The Acts of Thomas says that the apostles traveled to other parts of India, reaching at last the region of modern Madras. There he was martyred by an angry King whose Queen Thomas had converted to his radical ascetic doctrine. Tradition locates the site of his burial at a shrine in the southeastern city of Millipore, where his tomb is still said to stand. Among the Indian churches a number of oral traditions and folk songs trace the origins of Christianity back to St. Thomas. The Indian oral traditions say that Thomas first landed in 52 A.D. in south India along the Malabar Coast. There, he preached to the people and won many converts to the Christian faith. Some who converted were Brahmans, while others were from various other casts. His preaching angered the Brahman leaders who ordered him to worship the goddess Cali. Thomas refused and was executed with a lance through his side. July 3rd is still celebrated by the Indian churches as the anniversary of this martyrdom.There are interesting stories about how Thomas travelled to far flung places in order to establish the faith; it is also said that the apostle Mark, the disciple Mark went to Alexandria after he had written his Gospel. While residing in the city of Rome things heated up with persecutions against the Christians; he exited there and went to Alexandria where he had a powerful ministry.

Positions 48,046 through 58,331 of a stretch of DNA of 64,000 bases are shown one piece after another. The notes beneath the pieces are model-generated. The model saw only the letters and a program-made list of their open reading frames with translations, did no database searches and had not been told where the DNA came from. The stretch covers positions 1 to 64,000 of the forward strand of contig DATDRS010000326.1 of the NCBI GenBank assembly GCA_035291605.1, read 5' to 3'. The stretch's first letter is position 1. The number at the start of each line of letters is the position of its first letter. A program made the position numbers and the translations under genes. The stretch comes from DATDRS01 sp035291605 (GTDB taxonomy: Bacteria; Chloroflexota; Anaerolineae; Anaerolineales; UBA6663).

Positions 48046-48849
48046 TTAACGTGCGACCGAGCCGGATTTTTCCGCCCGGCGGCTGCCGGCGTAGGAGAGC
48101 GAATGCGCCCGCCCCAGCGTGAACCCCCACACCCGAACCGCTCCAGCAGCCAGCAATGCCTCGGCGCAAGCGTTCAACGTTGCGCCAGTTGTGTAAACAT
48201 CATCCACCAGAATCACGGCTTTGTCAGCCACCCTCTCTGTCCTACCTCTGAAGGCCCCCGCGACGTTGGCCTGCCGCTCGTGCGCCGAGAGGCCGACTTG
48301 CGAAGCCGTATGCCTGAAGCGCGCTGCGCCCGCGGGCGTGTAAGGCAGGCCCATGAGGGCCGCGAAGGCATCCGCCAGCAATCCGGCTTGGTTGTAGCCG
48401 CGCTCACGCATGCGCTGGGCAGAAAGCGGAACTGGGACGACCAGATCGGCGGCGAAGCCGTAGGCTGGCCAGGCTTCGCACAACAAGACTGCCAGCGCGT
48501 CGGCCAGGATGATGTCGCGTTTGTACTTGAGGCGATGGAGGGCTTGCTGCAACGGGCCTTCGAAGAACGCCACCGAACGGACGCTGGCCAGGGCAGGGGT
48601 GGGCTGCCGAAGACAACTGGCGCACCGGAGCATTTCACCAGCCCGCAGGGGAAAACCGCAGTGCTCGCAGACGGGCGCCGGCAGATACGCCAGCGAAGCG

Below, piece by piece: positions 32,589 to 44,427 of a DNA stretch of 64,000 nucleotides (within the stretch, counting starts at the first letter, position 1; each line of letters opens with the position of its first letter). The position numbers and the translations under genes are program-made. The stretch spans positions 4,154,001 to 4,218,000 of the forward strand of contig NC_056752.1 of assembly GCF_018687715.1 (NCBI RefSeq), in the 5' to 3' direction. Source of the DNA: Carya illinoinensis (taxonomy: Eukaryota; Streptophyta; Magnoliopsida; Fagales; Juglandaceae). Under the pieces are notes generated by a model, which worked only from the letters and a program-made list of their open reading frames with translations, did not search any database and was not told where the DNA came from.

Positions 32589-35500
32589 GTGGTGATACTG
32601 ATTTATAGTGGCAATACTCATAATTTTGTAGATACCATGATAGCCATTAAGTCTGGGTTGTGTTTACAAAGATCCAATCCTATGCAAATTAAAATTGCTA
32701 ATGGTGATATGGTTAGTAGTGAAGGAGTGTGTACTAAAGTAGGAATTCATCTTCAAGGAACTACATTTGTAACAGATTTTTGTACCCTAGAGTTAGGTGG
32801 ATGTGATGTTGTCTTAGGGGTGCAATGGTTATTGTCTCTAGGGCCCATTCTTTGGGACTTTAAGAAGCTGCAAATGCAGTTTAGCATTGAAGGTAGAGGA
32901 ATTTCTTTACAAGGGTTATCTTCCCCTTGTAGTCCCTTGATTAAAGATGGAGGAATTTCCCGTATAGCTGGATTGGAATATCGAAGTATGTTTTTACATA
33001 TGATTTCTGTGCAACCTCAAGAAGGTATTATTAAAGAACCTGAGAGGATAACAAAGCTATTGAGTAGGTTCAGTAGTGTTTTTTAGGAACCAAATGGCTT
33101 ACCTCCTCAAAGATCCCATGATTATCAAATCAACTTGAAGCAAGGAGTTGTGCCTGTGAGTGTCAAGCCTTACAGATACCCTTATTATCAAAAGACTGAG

III. Examples of how the Gospel Comes into Contact with Human Culture